Lab Members

Andreane Cartier

Research Fellow, Vascular Biology Program, Boston Children's Hospital
Research Fellow, Harvard Medical School
Andreane Cartier, Ph.D.
I did my PhD in the lab of Dr Jean-Luc Parent in Sherbrooke, Quebec. I characterized a newly identified interacting protein (WDR36) of the beta isoform of the thromboxane A2 receptor (TPβ), a GPCR that regulates platelets aggregation and vascular smooth muscle cells constriction.
 
My training with Dr Timothy Hla gives me the opportunity to apply to mouse models my knowledge of GPCR signaling, molecular biology and transcriptional gene regulation.
 
Project 1. Role of endothelial cell S1P1 and S1P2 receptors in tumor angiogenesis and tumor growth.
 
Project 2. Whole genome siRNA screen to identify new targets of the endocytic pathway of S1P1 induced by Fingolimod, a synthetic functional antagonist of S1P1 and FDA approved molecule, currently used as a treatment for multiple sclerosis.
 
Project 3. Role of S1P1 and S1P2 in vascular dysfunction caused by a chronic inflammatory environment in vitro and in vivo, and how the imbalance of these two receptors leads to endothelial dysfunction and vascular injury, key processes in cardiovascular diseases development.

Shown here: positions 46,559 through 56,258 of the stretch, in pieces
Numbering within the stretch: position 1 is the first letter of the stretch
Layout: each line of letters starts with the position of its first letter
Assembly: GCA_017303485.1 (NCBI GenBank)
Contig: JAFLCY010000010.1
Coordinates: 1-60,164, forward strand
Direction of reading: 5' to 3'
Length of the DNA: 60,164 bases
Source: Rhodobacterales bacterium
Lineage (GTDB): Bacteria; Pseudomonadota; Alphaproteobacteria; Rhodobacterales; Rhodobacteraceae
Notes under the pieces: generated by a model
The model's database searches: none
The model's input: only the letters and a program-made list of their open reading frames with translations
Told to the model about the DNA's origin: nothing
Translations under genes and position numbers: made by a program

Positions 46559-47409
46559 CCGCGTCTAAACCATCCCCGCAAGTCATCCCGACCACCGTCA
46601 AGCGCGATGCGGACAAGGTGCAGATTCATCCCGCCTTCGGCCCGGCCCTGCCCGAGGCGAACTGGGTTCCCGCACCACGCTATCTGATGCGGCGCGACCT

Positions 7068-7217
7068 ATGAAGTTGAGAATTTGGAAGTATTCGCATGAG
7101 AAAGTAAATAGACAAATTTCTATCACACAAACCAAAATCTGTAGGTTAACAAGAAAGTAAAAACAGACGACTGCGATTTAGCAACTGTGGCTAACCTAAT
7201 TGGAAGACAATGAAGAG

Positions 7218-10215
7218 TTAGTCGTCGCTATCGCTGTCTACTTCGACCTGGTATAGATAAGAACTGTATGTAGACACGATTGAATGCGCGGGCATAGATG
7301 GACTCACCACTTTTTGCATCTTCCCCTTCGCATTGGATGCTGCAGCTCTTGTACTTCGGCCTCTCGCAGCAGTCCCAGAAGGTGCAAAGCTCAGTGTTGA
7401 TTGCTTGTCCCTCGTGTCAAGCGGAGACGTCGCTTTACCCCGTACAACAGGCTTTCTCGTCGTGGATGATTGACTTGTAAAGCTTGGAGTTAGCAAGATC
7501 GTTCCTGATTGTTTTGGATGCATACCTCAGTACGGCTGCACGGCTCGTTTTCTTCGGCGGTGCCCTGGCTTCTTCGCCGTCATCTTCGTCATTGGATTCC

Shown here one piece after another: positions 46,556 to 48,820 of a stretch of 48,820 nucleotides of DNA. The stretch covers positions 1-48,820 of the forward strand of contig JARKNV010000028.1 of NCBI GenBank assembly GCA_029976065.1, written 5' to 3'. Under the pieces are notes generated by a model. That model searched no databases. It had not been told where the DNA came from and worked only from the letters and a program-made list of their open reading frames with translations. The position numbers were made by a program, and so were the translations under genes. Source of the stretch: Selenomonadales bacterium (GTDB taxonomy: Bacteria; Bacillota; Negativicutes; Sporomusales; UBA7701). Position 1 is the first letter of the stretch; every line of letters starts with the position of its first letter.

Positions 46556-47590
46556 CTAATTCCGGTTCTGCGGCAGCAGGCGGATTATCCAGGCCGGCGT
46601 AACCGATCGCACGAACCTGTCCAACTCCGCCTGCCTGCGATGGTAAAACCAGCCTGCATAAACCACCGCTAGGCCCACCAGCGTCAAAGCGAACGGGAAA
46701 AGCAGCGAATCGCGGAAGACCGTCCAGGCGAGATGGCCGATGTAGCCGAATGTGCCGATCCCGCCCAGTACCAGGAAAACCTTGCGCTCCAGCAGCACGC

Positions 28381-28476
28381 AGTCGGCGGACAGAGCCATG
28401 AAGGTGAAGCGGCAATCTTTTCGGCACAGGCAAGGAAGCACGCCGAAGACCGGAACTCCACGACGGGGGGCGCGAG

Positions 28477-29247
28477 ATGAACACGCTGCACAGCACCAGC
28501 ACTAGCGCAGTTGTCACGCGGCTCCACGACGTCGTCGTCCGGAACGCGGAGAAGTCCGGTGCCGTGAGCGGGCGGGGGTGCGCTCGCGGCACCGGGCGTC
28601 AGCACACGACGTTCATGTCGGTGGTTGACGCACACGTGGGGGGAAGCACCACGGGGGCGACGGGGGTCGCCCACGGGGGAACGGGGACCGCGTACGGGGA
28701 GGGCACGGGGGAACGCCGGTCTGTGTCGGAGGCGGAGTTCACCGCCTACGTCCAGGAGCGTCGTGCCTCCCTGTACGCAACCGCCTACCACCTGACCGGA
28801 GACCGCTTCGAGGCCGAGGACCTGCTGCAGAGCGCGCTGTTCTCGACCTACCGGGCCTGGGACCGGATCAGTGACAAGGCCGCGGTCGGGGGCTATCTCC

Publications Highlights
Binda C, Génier S, Cartier A, Larrivée JF, Stankova J, Young JC and Parent JL. A G protein-coupled receptor and the intracellular synthase of its agonist functionally cooperate. J Cell Biol. 2014 Feb 3;204(3):377-93.
 
Lachance V, Cartier A, Génier S, Munger S, Germain P, Labrecque P and Parent JL. Regulation of b2-adrenergic receptor maturation and anterograde trafficking by an interaction with Rab geranylgeranyltransferase: modulation of Rab geranylgeranylation by the receptor. J Biol Chem. 2011 Nov 25;286(47):40802-13.
 
Cartier A., Parent A., Labrecque P, Laroche G and Parent JL. WDR36 acts as a scaffold protein tethering a G protein-coupled receptor, Gaq and a phospholipase Cb in a signaling complex. J Cell Sci. 2011 Oct 1;124(Pt 19):3292-304.
 
Phone: (617) 919-2404

Mario Castro Martinez

Program Coordinator, Boston Children's Hospital
Mario graduated with a Bachelor's in Animal Science at the University of California, Davis.
 
He has been the administrative support for Dr. Hla and his lab since 2010. If you want to talk theatre, he's down.
 
Phone: (617) 919-6197

Eric Engelbrecht

Research Assistant, Vascular Biology Program, Boston Children's Hospital
Eric Engelbrecht
I joined the Hla lab in 2014 after graduating from Kenyon College with a B.A. in Molecular Biology. I am interested in determining the epigenomic landscape of aortic endothelial cells from regions of laminar and disturbed flow to discover specific factors that regulate heterogenous phenotypes within a single cell-type.
 
Publication Highlights
Blaho V. A., Galvani S., Engelbrecht E., et al. HDL-bound sphingosine-1-phosphate restrains lymphopoiesis and neuroinflammation. Nature. 2015;523(7560):342–346. doi: 10.1038/nature14462
 
Scott H. Freeburg, Eric Engelbrecht, and Wade H. Powell. Subfunctionalization of paralogous aryl hydrocarbon receptors from the frog Xenopus laevis: Distinct target genes and differential responses to specific agonists in a single cell type. Toxicological Sciences. 2017; 155 (2): 337-347. doi: 10.1093/toxsci/kfw212